Bookstore shelves run thick with language learning advice.
Make no mistake, a language cannot be contained within the covers of a book or the confines of digital media. It is a living, breathing, para-ecosystem that rides and thrives in the hearts and minds of its speakers. So before you dive into that jungle, you’d better prepare yourself.
From flappy yellow jackets whose covers caw at you, outright accusing you of being a ‘Dummy’, to austere red and ivory towers with titles like, ‘Petrov’s Explications of the Nuances and Cognizant Factors of Russian grammar: Book The First’, the options are endless.
Which can be great, or just leave you feeling confused as to who to give your money to. Probably the cashier’s a good place to start.
Figuring out where to start while staring down several walls of options can feel like trying to solve a rubik’s cube while balancing on a table that’s skate boarding down a hill. And you’re on fire.
Eventually, physics will run its course and you’ll fall on your ass.
Which can mean over spending on all the wrong methods or walking away empty handed and with a bruised backside.
I’m hoping this article will save you some time, some money and some bruises.
The first step is the most important and like all important things it deserves at least thirty seconds to a minute before you get bored and eat a Cheeto.
Start with the question:
Why do you want to learn this language?
Be as honest as you can, (although you should always be honest anyway, right? I mean…Why would we lie to ourselves?)
Write it down or say it out loud, let whatever comes up flow.
Some examples: I want to date a tall Norwegian girl. I want to couch surf through Southern France. I want to order my Chinese food in Chinese. I want people to see me reading Harry Potter in Italian on the subway during my rush hour commute.
Once you’ve got your reason, you’re halfway there.
Next you need to set your reason up as your goal.
So take your reason and make it as specific as possible. Don’t worry about this too much. Follow what feels right to you in the moment.
This doesn’t need to be an end game goal, and it can be modified as you get closer to it, but you need to start somewhere.
Basically, whatever your reason is you need to focus on being able to do this from the start.
Sounds a little paradoxical, I know.
It’s like saying, well if you want to learn to read, the way to do that is to read. Which is solid advice.
So how do you do this when you’ve got something huge?
Say for example, you want to give a 10 minute presentation about Dante’s l’inferno in Italian.
Start by breaking this goal down into manageable bits.
If it were me, I’d attack it this way:
First, I’d read Dante in a language I could understand.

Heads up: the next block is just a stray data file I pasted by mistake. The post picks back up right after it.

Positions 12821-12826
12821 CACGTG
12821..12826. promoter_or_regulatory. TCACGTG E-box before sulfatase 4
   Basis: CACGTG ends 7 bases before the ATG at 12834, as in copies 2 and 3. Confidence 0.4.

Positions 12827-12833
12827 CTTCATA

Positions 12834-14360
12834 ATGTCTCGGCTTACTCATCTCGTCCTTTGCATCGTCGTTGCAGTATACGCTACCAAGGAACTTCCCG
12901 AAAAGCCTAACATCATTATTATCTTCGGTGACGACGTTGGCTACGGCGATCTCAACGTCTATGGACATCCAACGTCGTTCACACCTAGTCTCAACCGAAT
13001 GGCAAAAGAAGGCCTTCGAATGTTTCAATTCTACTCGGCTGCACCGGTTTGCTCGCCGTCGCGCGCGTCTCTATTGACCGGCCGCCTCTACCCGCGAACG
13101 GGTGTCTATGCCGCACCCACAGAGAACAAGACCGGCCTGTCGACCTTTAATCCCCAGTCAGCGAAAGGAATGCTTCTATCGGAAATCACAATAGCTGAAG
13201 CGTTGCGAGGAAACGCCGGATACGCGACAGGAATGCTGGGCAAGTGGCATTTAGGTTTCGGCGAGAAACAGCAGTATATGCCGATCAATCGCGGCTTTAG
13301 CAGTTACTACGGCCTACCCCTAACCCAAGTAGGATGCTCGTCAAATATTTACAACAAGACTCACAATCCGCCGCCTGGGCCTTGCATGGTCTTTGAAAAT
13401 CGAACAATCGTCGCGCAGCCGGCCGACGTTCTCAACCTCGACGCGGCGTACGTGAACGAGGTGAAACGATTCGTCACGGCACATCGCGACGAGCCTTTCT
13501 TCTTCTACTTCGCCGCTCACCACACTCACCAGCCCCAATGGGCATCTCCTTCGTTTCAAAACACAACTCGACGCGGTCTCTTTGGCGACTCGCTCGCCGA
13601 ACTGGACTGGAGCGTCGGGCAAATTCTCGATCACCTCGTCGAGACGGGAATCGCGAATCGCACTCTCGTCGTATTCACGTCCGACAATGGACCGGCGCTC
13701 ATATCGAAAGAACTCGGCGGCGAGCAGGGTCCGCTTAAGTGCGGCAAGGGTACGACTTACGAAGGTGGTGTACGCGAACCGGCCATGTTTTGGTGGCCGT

While going through it the first time, I’d make a list of all the words and themes that I thought were most interesting.
Then, I’d go write my ten minute speech in a language I was fluent in.
Next I’d sit down and look at the kind of language I used in my speech.
How did I open the presentation? With a joke? With a fact? Did I introduce myself? From there I’d start translating, with the help of an Italian tutor/friend and the internet.
Another approach, say if I really wanted to focus on actually reading Dante’s l’inferno first and the speech part second, I’d start by going through the meat of my speech and that list of words and themes that I kept while I was reading. Those would be the things to focus on.
This is all a very rough draft example, but hopefully you get where I’m going and how I’m going there.
The point here is, life is short and there is A LOT of it. There are so many things. So many languages. Why waste time learning how to say toothpaste in French, when you know damn well you’re not going talk to your toothpaste anyway?
So, setting your goal, is the first step in learning a language.
Now what about all those flapping bright colored books and prestigious methods?
The short answer is that my top five picks are:
Glossika, FLR Method, Pimsleur, Duolingo, Assimil.
If you want a more detailed review of why I recommend them as well as pros, cons, price points, and for whom I think they would be the best fit, then you’ll have to wait for next week’s article.
The take-away here is that before you start aimlessly wandering through the jungle that is a new language, you can bump the odds in your favor by setting a destination and taking a map.
Once you get to your first destination, you might set another, and another, and so on, until you suddenly realize that you’re pretty good at navigating that the jungle.
Happy beginnings to you in your new language quest!